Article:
Interfacial Responses to Mechanical Forcings

Emilie Dressaire

Department of Mechanical and Aerospace Engineering

NYU Polytechnic School of Engineering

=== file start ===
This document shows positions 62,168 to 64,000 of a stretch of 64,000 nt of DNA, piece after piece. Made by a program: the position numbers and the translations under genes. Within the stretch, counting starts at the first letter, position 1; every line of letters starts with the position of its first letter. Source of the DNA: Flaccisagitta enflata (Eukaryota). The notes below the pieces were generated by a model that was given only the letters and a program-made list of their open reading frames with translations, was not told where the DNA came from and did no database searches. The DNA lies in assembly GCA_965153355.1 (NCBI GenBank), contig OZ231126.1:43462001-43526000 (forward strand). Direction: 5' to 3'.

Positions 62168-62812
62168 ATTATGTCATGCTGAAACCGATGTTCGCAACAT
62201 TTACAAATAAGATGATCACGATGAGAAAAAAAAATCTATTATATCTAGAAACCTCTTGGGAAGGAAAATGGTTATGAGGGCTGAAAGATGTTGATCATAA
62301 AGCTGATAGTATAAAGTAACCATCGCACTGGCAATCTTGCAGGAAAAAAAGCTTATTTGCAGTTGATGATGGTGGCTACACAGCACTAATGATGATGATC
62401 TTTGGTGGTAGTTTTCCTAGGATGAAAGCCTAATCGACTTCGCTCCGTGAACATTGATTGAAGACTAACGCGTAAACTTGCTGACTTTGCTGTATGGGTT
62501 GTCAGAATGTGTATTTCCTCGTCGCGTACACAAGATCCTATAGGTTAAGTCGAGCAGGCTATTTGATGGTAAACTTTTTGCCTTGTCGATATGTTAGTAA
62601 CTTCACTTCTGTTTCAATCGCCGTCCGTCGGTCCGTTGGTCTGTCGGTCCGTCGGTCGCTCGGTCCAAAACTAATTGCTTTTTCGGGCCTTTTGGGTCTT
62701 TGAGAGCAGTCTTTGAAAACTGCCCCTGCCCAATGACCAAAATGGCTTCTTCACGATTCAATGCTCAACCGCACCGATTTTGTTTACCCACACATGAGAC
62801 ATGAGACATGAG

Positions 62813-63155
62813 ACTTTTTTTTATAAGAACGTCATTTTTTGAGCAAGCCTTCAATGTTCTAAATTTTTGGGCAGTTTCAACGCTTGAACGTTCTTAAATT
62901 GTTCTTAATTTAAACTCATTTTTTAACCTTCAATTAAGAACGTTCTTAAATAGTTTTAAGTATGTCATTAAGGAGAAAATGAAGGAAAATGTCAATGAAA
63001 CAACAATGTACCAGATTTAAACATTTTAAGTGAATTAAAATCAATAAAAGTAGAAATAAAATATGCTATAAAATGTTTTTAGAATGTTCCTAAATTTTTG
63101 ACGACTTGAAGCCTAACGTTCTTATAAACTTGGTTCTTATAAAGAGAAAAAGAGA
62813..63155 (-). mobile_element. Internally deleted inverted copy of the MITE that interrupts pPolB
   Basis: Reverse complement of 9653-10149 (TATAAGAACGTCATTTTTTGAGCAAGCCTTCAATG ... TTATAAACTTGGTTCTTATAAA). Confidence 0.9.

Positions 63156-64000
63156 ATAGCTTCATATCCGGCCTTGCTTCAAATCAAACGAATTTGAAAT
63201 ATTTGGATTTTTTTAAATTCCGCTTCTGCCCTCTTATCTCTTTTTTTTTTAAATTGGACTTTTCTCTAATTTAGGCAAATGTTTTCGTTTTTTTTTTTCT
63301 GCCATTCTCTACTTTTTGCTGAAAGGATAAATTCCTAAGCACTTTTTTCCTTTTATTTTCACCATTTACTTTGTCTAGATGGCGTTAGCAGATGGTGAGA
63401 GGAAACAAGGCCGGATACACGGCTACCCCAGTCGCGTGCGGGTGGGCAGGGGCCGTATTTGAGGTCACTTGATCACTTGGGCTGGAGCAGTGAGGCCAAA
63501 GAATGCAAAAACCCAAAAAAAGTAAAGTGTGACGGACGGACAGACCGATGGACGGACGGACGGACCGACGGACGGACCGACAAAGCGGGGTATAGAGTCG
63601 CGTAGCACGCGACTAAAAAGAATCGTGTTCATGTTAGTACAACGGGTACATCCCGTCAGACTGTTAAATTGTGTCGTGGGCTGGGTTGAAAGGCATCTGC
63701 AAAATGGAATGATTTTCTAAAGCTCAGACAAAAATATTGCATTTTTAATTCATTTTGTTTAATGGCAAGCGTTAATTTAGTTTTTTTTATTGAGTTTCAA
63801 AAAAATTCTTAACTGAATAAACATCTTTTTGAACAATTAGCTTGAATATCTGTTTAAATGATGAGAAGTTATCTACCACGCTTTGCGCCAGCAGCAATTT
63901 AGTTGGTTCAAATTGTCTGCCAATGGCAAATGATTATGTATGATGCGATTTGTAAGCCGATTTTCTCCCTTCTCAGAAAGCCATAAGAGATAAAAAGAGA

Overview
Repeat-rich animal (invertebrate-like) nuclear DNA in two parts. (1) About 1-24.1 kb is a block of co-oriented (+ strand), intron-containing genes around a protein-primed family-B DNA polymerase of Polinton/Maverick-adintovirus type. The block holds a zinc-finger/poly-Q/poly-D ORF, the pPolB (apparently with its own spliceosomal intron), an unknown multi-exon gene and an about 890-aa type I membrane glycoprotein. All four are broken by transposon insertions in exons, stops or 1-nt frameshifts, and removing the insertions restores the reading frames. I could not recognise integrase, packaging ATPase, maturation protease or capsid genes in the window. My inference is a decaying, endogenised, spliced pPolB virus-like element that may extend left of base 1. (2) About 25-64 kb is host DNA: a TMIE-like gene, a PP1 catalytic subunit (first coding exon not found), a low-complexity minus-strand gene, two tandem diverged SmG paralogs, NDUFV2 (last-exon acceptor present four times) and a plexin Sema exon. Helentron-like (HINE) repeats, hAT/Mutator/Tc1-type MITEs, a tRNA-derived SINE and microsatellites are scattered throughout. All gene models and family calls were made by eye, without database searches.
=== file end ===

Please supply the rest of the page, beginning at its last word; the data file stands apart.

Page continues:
Interfaces strongly influence the properties of multiphasic systems, both natural and engineered. In this seminar, I will present two examples of recent work showing that the shape of an air/liquid interface can be tuned by mechanical forcings. The first part of this seminar will focus on the wetting of fibrous media and demonstrate the influence of geometrical parameters on the resulting morphology of the liquid. In particular, I will show that the possibility to tune the morphology allows to control the drying of fibrous media. In the second part of the talk, I will consider the sloshing, i.e. the oscillation of the interface, that occurs when a partially filled container is set in motion. This mechanical forcing, which occurs when we walk with a beverage, is so familiar that you may have wondered why coffee spills more easily than beer. Our study indicates that the addition of foam at an air/liquid interface can be used to passively damp the sloshing and to avoid the spilling of the liquid.